Quarks in six-packs: Exotic Particle Confirmed

June 6, 2014, Forschungszentrum Juelich
For a long time, physicists were only able to reliably verify two different classes of hadrons: baryons and mesons. Experiments performed at Jülich’s accelerator COSY have now shown that, in fact, another class of exotic particles made up of six quarks exists. Credit: Forschungszentrum Jülich/SeitenPlan CC BY 4.0

For decades, physicists have searched in vain for exotic bound states comprising more than three quarks. Experiments performed at Jülich's accelerator COSY have now shown that, in fact, such complex particles do exist in nature. This discovery by the WASA-at-COSY collaboration has been published in the journal Physical Review Letters. The measurements confirm results from 2011, when the more than 120 scientists from eight countries discovered for the first time strong indications for the existence of an exotic dibaryon made up of six quarks.

For a long time, physicists were only able to reliably verify two different classes of hadrons: volatile mesons comprising one quark and one antiquark and baryons consisting of three . Protons and neutrons, which make up atomic nuclei, are examples of the latter. In recent years, however, there has been growing evidence for the existence of additional types of hadrons, for example, hybrids, glueballs, and multiquarks. In 1964, the physicist Freeman Dyson was the first to predict such more complex states. But any reliable verification proved impossible for many years because almost no could be reproduced.

Only recently, other research groups – independently of each other – found strong indications for short-lived, exotic particles comprising four quarks, so called "tetraquarks". The new bound state, which has now been verified at COSY, means that yet another class of exotic particles has been identified. "The new resonance that we observed confirms that quarks really do exist in six-packs. This discovery could open the door to new physical phenomena," says group spokesman Prof. Heinz Clement from the University of Tübingen.

A glimpse into the inside of the WASA detector: the COSY accelerator in combination with this detector, which was transferred from Uppsala in Sweden to Jülich in 2005/2006, was the first instrument to enable the extremely precise measurements. Credit: Forschungszentrum Jülich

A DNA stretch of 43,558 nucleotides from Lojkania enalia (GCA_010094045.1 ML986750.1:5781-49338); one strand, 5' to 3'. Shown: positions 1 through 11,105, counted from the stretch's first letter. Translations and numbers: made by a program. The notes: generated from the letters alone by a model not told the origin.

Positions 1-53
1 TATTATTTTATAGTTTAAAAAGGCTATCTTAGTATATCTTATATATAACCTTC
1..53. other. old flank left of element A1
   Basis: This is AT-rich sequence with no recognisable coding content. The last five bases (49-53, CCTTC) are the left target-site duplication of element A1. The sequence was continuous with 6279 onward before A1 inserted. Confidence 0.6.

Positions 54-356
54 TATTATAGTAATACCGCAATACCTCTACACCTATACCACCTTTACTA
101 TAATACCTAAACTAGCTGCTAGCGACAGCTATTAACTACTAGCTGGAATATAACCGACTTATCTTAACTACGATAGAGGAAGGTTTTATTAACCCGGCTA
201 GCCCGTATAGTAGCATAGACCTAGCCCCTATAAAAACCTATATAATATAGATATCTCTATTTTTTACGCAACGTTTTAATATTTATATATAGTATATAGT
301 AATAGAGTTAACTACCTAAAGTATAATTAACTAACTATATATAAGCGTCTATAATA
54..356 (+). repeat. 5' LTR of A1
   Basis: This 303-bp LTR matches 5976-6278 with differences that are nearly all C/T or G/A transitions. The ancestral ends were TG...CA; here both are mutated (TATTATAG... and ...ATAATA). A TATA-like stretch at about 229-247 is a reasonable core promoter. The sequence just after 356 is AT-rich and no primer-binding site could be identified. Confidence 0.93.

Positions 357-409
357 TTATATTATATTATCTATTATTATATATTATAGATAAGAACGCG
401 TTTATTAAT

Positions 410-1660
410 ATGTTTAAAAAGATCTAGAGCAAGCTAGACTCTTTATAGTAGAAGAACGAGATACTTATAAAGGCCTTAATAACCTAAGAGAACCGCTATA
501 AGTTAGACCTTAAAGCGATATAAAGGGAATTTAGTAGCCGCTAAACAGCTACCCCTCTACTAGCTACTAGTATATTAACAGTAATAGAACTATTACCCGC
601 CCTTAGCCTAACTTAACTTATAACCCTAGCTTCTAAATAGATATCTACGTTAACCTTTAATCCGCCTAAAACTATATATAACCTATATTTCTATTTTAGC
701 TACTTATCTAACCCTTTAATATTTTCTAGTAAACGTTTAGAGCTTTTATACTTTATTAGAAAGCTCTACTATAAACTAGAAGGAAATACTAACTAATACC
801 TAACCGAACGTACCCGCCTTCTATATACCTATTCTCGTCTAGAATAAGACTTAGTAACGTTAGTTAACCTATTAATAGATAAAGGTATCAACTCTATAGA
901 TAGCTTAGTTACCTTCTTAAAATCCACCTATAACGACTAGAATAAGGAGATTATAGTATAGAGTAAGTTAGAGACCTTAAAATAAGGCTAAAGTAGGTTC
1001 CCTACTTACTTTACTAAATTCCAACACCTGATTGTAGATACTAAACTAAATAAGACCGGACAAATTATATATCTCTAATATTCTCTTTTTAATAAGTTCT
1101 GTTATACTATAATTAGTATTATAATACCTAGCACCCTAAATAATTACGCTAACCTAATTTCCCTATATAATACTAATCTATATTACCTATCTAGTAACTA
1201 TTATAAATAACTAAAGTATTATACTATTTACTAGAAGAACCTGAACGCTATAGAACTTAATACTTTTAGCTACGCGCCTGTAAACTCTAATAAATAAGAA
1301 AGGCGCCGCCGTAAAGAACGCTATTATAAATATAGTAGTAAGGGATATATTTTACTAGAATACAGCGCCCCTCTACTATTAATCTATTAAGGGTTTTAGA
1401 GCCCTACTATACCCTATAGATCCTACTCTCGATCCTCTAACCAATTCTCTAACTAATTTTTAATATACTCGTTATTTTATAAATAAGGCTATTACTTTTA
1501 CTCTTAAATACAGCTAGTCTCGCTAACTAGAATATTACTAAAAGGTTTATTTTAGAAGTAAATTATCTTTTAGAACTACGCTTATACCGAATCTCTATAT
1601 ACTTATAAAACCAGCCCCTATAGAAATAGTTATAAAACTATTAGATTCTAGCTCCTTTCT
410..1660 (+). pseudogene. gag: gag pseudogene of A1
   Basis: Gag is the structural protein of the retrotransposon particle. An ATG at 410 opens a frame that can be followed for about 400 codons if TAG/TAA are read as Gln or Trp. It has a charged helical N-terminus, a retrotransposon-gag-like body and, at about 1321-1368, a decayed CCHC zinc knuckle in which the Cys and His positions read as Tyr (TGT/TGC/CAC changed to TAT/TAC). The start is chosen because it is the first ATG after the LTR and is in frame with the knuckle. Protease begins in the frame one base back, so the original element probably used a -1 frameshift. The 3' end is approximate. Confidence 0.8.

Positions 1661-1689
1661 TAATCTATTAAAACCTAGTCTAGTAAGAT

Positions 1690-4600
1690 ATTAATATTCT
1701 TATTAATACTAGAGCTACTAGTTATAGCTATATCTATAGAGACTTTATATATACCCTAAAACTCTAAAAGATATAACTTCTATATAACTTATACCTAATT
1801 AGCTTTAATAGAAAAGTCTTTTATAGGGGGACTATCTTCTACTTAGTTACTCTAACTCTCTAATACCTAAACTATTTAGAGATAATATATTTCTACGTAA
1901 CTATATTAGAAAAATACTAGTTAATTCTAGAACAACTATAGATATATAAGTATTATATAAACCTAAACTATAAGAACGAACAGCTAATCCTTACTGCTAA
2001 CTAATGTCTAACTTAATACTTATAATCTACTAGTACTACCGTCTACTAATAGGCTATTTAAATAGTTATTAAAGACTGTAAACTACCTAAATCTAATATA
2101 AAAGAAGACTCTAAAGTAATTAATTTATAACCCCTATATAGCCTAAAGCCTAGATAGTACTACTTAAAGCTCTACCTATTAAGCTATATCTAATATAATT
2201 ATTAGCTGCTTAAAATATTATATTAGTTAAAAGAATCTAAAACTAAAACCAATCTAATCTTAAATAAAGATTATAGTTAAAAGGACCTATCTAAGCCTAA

The structure that was first discovered in 2011 is extremely short-lived and could only be detected via its decay products. The transient intermediate state – technical term: resonance – exists for a mere hundred-sextillionth (10 to the power of -23) of a second before it decays. This time span is so short that, for example, light can travel just a distance equivalent to the diameter of a small .

Whether all six quarks form a single compact entity or rather a "hadronic molecule" has yet to be clarified. The latter would be composed of several nuclear building blocks – for example of excited protons and neutrons bound to each other – yet much more strongly than inside an atomic nucleus.

"The measurements that we performed at COSY in 2011 were already very precise. But because the experiments could not be repeated at any other accelerator worldwide, we had to come up with another experiment to verify the results," explains Prof. Hans Ströher, director at the Nuclear Physics Institute (IKP-2) in Jülich.

In order to gain further unequivocal evidence of the exotic resonance named d*(2380), the scientists scanned the relevant energy range in an elastic scattering experiment. They bombarded a proton target with polarized, heavy hydrogen nuclei known as deuterons. The exotic bound state formed during the collision influenced the angle with which the particles moved away from each other after the collision, thus allowing it to be identified .